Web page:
Joseph Hansen

How Fatal Clues Exposed Frameup
in First Notorious Moscow Trial

(22 June 1946)

Source: The Militant, Vol. 10 No. 25, 22 June 1946, p. 7.
Transcription/Editing/HTML Markup: 2018 by Einde O’Callaghan.
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(The fifth of a series on the Moscow Frameup Trials and their significance. Declarations of defendants and prosecutor are quoted from the English edition of the Report of Court Proceedings; The Case of the Trotskyite-Zinovievite Terrorist Centre published by Stalin.)

The mechanism of the Zinoviev-Kamenev-Smirnov frameup was exceedingly simple. Stalin set up a cross-fire on Leon Trotsky. First, the frameup maintained that the revolutionary exile had transmitted terrorist directives to the most prominent defendants through contact men.

This primitive device would seem sufficient to smear both Trotsky and the prisoners in the dock. Stalin, however, apparently thought that adding more lies would strengthen the frameup, and so he opened up on Trotsky from another angle. A few obscure GPU agents sat in the trial as defendants. These sad, unsavory figures posed as direct agents of Trotsky.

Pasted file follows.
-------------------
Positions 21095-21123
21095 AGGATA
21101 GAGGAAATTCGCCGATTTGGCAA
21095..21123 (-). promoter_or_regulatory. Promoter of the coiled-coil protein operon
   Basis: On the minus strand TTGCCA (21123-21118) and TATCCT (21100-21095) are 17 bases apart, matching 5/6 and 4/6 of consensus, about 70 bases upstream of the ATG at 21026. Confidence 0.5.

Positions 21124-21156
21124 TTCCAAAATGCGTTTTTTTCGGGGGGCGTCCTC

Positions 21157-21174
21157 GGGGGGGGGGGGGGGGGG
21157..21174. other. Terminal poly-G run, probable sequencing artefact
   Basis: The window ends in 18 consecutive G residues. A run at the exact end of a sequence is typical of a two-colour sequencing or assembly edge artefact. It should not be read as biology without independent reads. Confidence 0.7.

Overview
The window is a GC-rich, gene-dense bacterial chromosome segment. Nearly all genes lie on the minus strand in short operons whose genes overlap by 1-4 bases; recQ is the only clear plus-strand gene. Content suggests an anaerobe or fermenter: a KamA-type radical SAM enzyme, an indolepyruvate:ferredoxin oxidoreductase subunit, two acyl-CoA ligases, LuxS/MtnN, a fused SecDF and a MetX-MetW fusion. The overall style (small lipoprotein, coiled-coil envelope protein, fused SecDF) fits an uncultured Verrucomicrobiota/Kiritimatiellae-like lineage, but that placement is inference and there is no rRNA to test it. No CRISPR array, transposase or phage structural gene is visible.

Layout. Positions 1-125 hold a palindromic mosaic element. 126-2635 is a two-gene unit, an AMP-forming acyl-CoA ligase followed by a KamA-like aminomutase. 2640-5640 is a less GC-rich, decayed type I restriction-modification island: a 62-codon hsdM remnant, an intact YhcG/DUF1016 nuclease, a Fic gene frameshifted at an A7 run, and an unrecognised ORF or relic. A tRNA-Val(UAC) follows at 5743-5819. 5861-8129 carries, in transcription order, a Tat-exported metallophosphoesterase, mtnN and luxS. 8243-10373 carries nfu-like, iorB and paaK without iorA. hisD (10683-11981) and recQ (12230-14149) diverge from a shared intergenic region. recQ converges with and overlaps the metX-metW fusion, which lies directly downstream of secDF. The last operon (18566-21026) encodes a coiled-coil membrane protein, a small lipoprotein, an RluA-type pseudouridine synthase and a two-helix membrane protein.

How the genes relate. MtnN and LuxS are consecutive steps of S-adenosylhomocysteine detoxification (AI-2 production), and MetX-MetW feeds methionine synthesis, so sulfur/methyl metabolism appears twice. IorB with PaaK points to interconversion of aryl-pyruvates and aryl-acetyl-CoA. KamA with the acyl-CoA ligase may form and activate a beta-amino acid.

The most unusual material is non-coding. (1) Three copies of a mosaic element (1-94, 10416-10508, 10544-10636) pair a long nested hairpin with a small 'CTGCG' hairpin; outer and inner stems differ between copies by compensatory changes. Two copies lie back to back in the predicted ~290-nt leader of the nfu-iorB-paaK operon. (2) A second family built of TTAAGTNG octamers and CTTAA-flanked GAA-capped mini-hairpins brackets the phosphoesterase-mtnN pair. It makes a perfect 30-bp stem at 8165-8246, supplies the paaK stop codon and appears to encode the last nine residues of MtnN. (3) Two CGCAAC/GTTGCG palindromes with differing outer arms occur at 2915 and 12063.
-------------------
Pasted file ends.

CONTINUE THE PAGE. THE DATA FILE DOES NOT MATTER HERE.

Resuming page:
Ridiculous Claim

They claimed that in private conversation Trotsky had declared: “Now there is no other way out except the removal by violence of Stalin and his adherents. Terror against Stalin – that is the revolutionary task ... Stalin must be physically destroyed.” With such bloodthirsty directives, which a cloak and dagger villain in a comic strip would scarcely utter but which coincided perfectly with Stalin’s political needs, Trotsky allegedly hustled these agents into the USSR to organize terroristic acts on their own.

Hence the frameup maintained that Trotsky had sent agents through the tightly sealed borders entrusted with two missions (1) instructions to Zinoviev, Kamenev and Smirnov to kill Stalin, etc., (2) instructions to bump off Stalin, etc., themselves.